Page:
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The Macroeconomic Effects of Large Exchange Rate Appreciations

Listed author(s):
  • Marcus Kappler
  • Helmut Reisen

    (OECD)

  • Moritz Schularick
  • Edouard Turkisch

    (OECD)

In this paper we study the macroeconomic effects of large exchange rate appreciations. In a sample of 128 countries since 1960, we identify 25 episodes of large nominal and real appreciations shocks and study their macroeconomic effects in a dummy-augmented panel autoregressive model. Our results show that an exchange rate appreciation can have strong effects on current account balances. Within three years after the appreciation event, the current account balance on average deteriorates by three percentage points of GDP. This effect occurs through a reduction of savings without a meaningful reduction in investment. Real export growth slows down substantially, while imports remain by and large unaffected. However, the output costs of appreciation are small and not statistically significant, indicating a shift towards domestic sources of growth. All these effects appear somewhat more pronounced in developing countries. Dans ce document de travail, nous étudions les effets macroéconomiques de larges appréciations du taux de change. Dans un échantillon de 128 pays depuis 1960, nous identifions 25 épisodes de larges appréciations nominales et réelles, et nous étudions leurs effets macroéconomiques dans un modèle autorégressif en données de panel augmenté d’une variable indicatrice. Nos résultats montrent qu’une appréciation du taux de change peut avoir des effets importants sur la balance courante. En moyenne, dans les trois ans suivant l’épisode d’appréciation, la balance courante se détériore en moyenne de trois points de PIB. Cet effet se produit via par une réduction de l’épargne, sans une réduction significative de l’investissement. La croissance réelle des exportations se ralentit sensiblement, alors que les importations restent dans l’ensemble inchangées. Toutefois, les pertes en termes de production résultant des appréciations sont faibles et non statistiquement significatifs, ce qui indique un déplacement vers des sources internes de croissance. Tous ces effets apparaissent quelque peu plus prononcés dans les pays en développement.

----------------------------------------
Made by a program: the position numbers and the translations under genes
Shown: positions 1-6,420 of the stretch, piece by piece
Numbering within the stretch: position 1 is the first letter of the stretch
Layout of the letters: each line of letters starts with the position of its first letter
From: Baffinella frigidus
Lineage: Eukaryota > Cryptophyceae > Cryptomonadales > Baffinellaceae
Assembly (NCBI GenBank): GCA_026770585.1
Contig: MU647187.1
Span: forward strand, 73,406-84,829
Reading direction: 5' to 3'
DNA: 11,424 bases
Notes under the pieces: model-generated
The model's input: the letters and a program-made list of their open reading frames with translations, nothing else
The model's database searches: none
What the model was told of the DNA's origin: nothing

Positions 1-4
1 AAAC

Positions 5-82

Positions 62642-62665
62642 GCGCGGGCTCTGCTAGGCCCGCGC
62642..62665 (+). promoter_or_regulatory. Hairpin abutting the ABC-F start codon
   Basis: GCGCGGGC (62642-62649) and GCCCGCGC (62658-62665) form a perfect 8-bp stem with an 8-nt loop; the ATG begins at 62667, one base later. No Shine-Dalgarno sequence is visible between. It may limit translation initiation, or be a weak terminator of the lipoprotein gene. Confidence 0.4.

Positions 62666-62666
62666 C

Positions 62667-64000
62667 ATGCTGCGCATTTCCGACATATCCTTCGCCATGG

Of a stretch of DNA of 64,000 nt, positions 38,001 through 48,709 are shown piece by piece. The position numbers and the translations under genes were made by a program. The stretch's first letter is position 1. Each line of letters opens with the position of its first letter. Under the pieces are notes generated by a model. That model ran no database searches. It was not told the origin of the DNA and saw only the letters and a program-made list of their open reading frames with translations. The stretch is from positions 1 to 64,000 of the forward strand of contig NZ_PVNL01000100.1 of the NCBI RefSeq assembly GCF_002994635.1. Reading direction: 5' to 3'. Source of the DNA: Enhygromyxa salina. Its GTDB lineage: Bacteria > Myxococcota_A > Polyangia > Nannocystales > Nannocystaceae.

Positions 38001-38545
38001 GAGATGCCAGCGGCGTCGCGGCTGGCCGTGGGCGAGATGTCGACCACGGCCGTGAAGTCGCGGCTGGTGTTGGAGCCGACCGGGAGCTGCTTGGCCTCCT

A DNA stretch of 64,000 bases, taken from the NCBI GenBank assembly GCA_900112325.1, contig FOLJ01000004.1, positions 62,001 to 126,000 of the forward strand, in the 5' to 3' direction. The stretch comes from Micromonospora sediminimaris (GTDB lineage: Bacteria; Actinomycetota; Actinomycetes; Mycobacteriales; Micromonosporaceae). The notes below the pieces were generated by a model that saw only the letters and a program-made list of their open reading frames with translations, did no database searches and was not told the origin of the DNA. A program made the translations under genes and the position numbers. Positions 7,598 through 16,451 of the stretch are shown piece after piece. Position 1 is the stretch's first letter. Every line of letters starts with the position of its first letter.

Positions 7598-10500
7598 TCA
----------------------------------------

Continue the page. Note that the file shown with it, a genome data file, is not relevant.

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File URL: http://dx.doi.org/10.1787/5kgglsnbscbs-en
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Paper provided by OECD Publishing in its series OECD Development Centre Working Papers with number 296.

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Date of creation: 01 Feb 2011
Handle: RePEc:oec:devaaa:296-en
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